Community property versus separate property
During the divorce process, questions regarding property division will eventually become the attention of all parties involved. With both partners wanting what is best for them, the division of assets is not always as simple as it sounds. There is more to this than splitting everything down the middle.
It is important to understand the difference between community property and separate property. Any asset acquired by both partners during their marriage is considered community property. In the state of Texas, for example, only assets that are determined to be community property are subject to the division of property during a divorce.
Separate property is the opposite of community property: this is assets that you brought into the marriage. As noted above, in Texas, this type of property is not eligible for division.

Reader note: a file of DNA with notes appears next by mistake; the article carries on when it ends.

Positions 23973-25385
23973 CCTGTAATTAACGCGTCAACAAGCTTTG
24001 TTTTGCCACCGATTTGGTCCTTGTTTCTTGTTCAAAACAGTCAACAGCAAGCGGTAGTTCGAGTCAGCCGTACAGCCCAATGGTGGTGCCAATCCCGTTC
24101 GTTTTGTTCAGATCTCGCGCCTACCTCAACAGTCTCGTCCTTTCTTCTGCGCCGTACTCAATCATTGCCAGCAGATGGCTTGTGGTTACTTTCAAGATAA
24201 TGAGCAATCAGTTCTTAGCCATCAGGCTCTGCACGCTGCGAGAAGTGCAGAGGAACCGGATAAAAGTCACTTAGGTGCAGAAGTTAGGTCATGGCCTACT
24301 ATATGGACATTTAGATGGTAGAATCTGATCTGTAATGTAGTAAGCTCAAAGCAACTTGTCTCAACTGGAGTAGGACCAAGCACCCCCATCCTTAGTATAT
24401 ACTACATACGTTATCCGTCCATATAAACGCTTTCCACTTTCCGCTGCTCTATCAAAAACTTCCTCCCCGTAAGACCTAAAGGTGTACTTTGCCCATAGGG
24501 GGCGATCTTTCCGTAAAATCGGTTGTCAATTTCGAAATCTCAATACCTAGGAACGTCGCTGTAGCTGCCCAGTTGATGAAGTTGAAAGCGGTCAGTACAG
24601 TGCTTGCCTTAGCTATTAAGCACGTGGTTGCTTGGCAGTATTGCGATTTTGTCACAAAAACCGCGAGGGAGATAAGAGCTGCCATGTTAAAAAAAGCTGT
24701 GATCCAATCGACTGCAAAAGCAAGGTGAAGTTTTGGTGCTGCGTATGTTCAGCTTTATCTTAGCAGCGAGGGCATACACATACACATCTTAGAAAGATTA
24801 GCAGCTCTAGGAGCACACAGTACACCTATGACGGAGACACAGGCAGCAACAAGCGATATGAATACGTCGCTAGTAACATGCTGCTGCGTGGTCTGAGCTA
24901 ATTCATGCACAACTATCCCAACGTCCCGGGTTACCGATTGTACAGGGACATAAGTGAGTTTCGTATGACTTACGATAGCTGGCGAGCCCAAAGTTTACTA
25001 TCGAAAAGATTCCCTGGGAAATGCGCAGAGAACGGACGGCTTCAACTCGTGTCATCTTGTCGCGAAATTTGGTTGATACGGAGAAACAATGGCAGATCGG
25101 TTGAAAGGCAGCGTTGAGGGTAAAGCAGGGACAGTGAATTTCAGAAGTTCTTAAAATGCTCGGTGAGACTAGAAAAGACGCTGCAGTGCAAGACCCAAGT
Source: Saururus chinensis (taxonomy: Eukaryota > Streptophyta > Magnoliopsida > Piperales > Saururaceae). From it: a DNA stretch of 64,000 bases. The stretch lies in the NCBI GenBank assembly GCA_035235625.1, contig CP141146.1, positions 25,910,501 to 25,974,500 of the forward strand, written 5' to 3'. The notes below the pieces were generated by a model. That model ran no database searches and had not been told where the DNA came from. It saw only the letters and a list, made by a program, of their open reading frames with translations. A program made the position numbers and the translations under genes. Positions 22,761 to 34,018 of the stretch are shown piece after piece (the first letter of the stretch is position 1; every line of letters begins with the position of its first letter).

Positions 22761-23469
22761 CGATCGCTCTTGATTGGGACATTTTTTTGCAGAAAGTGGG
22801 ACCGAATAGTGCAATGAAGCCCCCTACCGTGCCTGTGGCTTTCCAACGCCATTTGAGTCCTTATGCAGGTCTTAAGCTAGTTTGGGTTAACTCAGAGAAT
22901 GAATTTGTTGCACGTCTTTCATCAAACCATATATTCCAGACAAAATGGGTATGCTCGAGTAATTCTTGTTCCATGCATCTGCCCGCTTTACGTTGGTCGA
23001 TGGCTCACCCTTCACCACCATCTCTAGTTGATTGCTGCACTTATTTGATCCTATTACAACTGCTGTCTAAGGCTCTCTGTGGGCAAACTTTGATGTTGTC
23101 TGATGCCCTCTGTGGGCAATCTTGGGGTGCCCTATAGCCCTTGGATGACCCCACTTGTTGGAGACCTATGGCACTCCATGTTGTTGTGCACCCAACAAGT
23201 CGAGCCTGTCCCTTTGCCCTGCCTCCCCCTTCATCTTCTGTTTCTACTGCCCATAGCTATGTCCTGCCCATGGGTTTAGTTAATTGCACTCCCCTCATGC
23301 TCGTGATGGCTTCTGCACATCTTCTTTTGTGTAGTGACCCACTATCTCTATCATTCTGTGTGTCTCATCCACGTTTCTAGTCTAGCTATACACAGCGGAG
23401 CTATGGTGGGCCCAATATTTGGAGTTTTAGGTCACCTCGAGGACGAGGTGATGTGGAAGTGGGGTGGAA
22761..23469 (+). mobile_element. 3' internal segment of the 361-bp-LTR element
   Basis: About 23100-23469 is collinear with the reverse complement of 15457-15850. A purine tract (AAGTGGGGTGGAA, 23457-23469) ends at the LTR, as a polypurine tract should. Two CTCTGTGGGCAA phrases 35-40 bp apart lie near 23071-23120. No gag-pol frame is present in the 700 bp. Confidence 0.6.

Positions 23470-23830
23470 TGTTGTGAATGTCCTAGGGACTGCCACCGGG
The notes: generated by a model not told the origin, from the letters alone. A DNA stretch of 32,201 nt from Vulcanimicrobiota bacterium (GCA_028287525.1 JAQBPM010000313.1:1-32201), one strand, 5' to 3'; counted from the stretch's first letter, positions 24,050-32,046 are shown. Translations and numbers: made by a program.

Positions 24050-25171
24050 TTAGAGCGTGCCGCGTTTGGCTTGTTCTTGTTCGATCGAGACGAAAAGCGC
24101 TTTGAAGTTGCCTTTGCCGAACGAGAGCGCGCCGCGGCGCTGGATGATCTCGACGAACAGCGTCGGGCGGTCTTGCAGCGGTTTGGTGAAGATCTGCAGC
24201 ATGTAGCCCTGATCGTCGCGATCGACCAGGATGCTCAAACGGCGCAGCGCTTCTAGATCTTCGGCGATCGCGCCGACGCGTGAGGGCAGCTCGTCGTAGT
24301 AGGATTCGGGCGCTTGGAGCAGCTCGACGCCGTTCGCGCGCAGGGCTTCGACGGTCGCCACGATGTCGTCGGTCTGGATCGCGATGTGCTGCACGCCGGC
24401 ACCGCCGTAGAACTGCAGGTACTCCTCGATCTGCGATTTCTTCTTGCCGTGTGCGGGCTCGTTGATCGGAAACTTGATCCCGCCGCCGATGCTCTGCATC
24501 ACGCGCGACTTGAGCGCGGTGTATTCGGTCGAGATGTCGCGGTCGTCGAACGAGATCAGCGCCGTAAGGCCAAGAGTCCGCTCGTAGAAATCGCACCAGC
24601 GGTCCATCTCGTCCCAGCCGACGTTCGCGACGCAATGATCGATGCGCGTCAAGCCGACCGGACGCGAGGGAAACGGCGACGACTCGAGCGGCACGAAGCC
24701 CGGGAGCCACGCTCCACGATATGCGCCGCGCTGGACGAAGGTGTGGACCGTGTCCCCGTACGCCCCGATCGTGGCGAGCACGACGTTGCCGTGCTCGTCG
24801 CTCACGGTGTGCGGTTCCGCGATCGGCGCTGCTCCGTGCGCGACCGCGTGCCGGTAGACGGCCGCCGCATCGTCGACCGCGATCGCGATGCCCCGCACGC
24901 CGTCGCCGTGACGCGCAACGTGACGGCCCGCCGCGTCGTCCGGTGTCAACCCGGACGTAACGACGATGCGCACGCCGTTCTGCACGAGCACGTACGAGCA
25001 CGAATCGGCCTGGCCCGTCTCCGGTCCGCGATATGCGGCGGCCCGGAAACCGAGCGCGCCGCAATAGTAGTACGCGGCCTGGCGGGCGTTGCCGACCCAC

It is easy to understand the basics of community and separate property. What isn’t simple is knowing where to draw the line. There are times when arguments arise over whether or not a particular asset was purchased together or brought into a marriage. This makes it much more difficult to divide, as both parties stand their ground.
Divorce is difficult enough. When you throw in questions regarding property division, the process can intensify with each passing day.
Our attorneys are skilled at helping clients understand their rights, while also ensuring that they get what they deserve. If you want to learn more about property division, community property and separate property, our website is the place to start. You can begin your search on our “Property” webpage and blog.